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Samantha Power speaking at the White House Photo by: REUTERS/Joshua Robert

Samantha Power could transform U.S. diplomacy says Foreign Affairs Magazine

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Samantha Power speaking at the White House Photo by: REUTERS/Joshua Robert

Samantha Power could transform US diplomacy says a writer for Foreign Affairs magazine, the bible of the foreign policy industry.

Suzanne Nossel who wrote the piece entitled, “How Samantha Power Could Change U.S. Diplomacy,” is a former State Department official and NGO administrator.

Nossel says Power’s unconventional approach to policy making would be a breath of fresh air at the stuffy UN.

She says the Irish-born Power has little time for niceties.

“As the first red-headed U.S. Ambassador to the United Nations, Samantha Power will cut a distinctive figure in the organization’s staid meeting rooms and endless cocktail receptions. But she will also stand out in ways that go well beyond appearance. By virtue of her youth, professional background, philosophical commitments, and direct personal style, Power has the potential to be a uniquely effective U.S. envoy.

“By raising the UN’s visibility and cache, and by doubling down on its role as a force for human rights and the mediation of violent conflict, Power could be just what the United Nations needs to help galvanize it for the twenty-first century.”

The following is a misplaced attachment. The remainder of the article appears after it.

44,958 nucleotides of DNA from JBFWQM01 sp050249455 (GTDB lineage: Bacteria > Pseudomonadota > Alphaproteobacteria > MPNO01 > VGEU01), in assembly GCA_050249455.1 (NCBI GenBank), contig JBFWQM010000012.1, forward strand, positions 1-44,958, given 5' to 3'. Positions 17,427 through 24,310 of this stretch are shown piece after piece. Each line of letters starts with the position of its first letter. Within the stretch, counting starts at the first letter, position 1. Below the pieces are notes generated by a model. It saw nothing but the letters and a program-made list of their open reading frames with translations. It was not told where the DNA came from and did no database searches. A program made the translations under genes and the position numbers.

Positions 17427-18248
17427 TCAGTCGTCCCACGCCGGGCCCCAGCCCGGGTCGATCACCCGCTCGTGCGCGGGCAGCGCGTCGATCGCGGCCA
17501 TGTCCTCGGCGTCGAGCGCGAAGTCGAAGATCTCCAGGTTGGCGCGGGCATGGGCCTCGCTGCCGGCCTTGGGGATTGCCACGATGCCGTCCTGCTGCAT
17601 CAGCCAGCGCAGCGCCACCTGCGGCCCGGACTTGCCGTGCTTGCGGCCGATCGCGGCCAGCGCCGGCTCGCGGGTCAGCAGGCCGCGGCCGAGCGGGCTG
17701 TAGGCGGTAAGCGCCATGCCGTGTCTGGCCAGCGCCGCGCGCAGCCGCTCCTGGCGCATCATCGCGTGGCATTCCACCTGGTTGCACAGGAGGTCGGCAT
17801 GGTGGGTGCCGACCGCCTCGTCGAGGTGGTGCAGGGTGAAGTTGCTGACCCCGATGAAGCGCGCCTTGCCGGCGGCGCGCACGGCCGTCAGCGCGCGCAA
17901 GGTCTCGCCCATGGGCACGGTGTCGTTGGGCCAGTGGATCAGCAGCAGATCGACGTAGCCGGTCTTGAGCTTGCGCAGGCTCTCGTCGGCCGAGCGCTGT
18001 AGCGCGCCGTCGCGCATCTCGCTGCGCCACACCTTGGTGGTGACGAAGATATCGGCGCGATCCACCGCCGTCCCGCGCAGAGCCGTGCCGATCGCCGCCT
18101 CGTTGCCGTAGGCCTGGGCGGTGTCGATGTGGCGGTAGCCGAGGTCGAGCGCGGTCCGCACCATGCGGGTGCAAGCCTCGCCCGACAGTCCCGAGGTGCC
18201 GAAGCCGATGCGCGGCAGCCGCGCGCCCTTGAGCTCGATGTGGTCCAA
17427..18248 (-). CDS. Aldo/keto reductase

Nossel says the horrors that Power witnessed when covering the Balkans War led her to a distinguished career protecting human rights.

“Power’s foreign policy career was born in a war zone, and the horrors she witnessed have left a permanent mark. “

As a result Power is not averse to risks Nossel believes.

“It quickly became clear that Power favored action over indefinite deliberation, a quality that career officials found alternately electrifying and terrifying.”

“Critics on the left will scorn Power for her support for military intervention in Libya and backing for U.S. engagement to prevent and stop atrocities in far-flung places. Some of these analysts believe that the United States does more harm than good around the world, almost regardless of who is in power and what policies are being pursued,” writes Nossel 

With Power at the UN Nossel concludes, “The United States may finally come to recognize that in an era of shrunken budgets and diffused global power, a well-functioning and empowered UN can be a crucial vehicle to get things done.”

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